The pace at which the developed world buys and discards clothes is out of control. In the US alone, 1.2 million t shirts are sold every day. Every day. And with each t-shirt requiring up to 10,000 litres of water in its production, plus all the pesticides, and the cheap labour used – well, by heck, my mind boggles and my heart hurts. And I just guessing that the planet does too. 

Its not like we need all those t-shirts. A big part of it is cultural. Just like jeans, the t-shirt has become iconic. The documentary, T-Shirt Tales, explores the emotional, social and political experience some people attach to the ‘simple’ tee.

It looks like there ain’t an environmental slant to the film at all, but from a sociological perspective I reckon it looks worth the watch. We aren’t ever going to make inroads in the way we approach fashion, until we truly understand our motivations behind it.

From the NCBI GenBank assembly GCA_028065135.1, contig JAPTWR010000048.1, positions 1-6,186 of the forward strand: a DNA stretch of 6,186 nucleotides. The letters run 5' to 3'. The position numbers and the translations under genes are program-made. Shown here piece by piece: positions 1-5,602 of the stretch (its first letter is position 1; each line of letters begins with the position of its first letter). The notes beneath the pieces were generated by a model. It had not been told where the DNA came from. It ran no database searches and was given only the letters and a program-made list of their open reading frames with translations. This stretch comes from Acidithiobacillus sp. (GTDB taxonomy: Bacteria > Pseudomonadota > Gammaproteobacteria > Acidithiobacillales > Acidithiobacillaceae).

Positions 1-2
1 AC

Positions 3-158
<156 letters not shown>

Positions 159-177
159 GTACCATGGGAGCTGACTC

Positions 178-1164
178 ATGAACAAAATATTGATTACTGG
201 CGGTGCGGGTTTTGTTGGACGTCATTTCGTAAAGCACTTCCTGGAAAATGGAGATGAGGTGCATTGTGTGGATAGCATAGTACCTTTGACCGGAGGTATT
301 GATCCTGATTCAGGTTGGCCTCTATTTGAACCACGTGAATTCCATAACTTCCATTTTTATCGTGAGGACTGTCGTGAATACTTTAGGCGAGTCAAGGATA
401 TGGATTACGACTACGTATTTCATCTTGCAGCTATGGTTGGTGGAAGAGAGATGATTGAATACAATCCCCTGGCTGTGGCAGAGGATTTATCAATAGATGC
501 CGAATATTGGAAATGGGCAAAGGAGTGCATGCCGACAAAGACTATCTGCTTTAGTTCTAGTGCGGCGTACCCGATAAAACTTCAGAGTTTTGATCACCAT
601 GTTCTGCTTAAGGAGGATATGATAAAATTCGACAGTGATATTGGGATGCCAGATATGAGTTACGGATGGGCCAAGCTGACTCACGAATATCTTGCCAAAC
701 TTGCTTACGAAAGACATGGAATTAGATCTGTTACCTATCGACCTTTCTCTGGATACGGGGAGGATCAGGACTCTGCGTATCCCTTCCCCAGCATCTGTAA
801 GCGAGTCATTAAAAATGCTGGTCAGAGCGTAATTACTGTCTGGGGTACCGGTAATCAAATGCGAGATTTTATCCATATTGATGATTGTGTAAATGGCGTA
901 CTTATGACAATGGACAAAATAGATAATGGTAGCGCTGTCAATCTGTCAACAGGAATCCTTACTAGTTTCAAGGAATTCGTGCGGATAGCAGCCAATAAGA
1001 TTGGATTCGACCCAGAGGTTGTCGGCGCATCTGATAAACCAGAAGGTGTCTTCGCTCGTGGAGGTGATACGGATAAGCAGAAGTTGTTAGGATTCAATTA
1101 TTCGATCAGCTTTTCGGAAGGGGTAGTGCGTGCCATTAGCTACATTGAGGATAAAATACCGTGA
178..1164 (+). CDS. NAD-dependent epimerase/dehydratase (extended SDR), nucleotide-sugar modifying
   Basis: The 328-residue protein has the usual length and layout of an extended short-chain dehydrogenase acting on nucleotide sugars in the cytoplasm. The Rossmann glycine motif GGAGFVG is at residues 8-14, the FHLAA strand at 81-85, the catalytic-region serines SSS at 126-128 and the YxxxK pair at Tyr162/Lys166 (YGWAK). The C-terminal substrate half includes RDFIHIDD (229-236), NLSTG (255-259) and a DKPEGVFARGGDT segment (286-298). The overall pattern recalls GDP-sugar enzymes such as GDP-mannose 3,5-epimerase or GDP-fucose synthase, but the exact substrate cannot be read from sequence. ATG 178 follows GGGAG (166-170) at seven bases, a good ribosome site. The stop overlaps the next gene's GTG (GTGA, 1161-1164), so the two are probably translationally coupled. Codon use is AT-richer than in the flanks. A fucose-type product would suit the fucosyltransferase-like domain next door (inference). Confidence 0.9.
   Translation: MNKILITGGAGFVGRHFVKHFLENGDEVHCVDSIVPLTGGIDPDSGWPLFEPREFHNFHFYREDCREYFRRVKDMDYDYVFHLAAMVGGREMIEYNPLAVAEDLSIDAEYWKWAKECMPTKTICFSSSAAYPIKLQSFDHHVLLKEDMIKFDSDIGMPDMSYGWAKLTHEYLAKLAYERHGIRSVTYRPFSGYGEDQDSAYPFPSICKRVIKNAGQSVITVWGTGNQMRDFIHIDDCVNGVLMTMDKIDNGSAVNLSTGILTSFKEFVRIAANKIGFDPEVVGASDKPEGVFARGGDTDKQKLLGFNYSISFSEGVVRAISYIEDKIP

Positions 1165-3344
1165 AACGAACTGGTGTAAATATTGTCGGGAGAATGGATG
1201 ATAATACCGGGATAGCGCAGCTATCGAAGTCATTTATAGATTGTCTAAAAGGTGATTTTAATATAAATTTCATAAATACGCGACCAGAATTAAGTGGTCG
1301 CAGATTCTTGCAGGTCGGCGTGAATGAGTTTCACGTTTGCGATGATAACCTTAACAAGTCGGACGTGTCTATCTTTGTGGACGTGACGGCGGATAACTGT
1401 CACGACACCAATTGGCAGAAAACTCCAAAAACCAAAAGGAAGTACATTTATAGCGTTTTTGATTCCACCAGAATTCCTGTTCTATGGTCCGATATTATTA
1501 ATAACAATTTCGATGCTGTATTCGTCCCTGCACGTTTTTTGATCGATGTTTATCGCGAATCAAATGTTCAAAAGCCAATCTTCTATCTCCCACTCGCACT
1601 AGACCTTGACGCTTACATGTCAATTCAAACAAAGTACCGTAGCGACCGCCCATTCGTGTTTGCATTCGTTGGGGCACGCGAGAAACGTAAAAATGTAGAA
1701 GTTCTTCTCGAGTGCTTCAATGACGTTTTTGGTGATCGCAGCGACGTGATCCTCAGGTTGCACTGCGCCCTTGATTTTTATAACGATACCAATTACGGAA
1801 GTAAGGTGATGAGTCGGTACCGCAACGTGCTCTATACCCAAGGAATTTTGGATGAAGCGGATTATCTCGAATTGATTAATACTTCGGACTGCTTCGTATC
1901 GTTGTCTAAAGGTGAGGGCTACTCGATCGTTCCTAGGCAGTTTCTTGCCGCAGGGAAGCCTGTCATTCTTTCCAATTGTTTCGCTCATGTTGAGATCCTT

One group, embracing the connection people have with tees and sustainability is Re-Shirt. Donate a tee, and tell its story – it gets a serial number that connects it with that story and then onsold. The idea? That the tee remains connected to its history and reused at the same time. And some of the proceeds go to Water.org  to help solve the water crisis. The vision as they state it is to, “reuse old t-shirts and transform them into story-telling artifacts that become more valuable as they get older: Re-Shirts. We want to be a part of the solution for the global water crisis by raising the funds to solve it.”

Like this t-shirt. Inconspicuous enough, but the previous owner writes that it always changed their mood – sometimes not for the better. Hands up for this one?

 

P.S Any other early eighties child be remembering Shirt Tales? I loved that show. I watched this intro and I was parked back in front of the telly in New Plymouth after school. Shirt t-t-t-Tales!!

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